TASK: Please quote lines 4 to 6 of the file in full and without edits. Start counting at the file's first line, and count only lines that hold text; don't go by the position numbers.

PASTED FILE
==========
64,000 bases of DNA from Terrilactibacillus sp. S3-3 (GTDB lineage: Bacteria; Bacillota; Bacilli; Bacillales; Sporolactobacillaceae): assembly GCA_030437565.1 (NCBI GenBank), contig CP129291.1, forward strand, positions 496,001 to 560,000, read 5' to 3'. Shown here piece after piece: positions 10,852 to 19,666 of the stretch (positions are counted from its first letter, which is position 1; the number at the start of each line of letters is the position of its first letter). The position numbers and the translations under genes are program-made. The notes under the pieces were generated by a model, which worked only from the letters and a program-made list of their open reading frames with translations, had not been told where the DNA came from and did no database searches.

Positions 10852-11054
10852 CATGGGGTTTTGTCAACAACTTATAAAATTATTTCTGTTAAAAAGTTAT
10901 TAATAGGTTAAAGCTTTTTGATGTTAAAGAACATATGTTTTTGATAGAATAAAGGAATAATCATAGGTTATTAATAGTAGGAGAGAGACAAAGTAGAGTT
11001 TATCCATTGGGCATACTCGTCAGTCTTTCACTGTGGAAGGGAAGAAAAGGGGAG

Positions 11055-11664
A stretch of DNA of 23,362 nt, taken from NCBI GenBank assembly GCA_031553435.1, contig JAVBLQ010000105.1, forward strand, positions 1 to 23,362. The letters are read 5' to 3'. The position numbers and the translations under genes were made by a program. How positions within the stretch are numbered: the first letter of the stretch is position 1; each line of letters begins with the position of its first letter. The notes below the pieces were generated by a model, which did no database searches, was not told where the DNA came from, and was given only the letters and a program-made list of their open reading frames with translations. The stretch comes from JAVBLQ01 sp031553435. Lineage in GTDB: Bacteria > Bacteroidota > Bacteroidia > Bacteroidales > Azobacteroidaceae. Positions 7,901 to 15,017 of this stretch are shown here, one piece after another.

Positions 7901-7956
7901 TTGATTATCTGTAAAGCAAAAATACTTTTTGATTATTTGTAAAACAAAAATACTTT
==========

10901 TAATAGGTTAAAGCTTTTTGATGTTAAAGAACATATGTTTTTGATAGAATAAAGGAATAATCATAGGTTATTAATAGTAGGAGAGAGACAAAGTAGAGTT
11001 TATCCATTGGGCATACTCGTCAGTCTTTCACTGTGGAAGGGAAGAAAAGGGGAG

Positions 11055-11664